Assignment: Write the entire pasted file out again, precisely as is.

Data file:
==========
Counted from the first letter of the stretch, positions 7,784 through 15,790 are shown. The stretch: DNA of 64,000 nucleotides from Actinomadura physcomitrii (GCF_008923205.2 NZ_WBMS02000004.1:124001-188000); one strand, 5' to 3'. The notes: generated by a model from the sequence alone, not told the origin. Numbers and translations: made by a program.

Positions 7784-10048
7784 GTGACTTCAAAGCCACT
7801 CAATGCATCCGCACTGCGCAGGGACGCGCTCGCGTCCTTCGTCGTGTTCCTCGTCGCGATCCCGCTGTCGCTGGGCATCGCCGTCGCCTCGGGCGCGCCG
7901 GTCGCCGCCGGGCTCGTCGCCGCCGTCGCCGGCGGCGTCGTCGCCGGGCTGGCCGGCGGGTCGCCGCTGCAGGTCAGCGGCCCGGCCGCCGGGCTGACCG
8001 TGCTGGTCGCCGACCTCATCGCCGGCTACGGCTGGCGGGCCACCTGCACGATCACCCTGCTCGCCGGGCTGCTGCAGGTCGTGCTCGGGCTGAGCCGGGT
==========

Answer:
Counted from the first letter of the stretch, positions 7,784 through 15,790 are shown. The stretch: DNA of 64,000 nucleotides from Actinomadura physcomitrii (GCF_008923205.2 NZ_WBMS02000004.1:124001-188000); one strand, 5' to 3'. The notes: generated by a model from the sequence alone, not told the origin. Numbers and translations: made by a program.

Positions 7784-10048
7784 GTGACTTCAAAGCCACT
7801 CAATGCATCCGCACTGCGCAGGGACGCGCTCGCGTCCTTCGTCGTGTTCCTCGTCGCGATCCCGCTGTCGCTGGGCATCGCCGTCGCCTCGGGCGCGCCG
7901 GTCGCCGCCGGGCTCGTCGCCGCCGTCGCCGGCGGCGTCGTCGCCGGGCTGGCCGGCGGGTCGCCGCTGCAGGTCAGCGGCCCGGCCGCCGGGCTGACCG
8001 TGCTGGTCGCCGACCTCATCGCCGGCTACGGCTGGCGGGCCACCTGCACGATCACCCTGCTCGCCGGGCTGCTGCAGGTCGTGCTCGGGCTGAGCCGGGT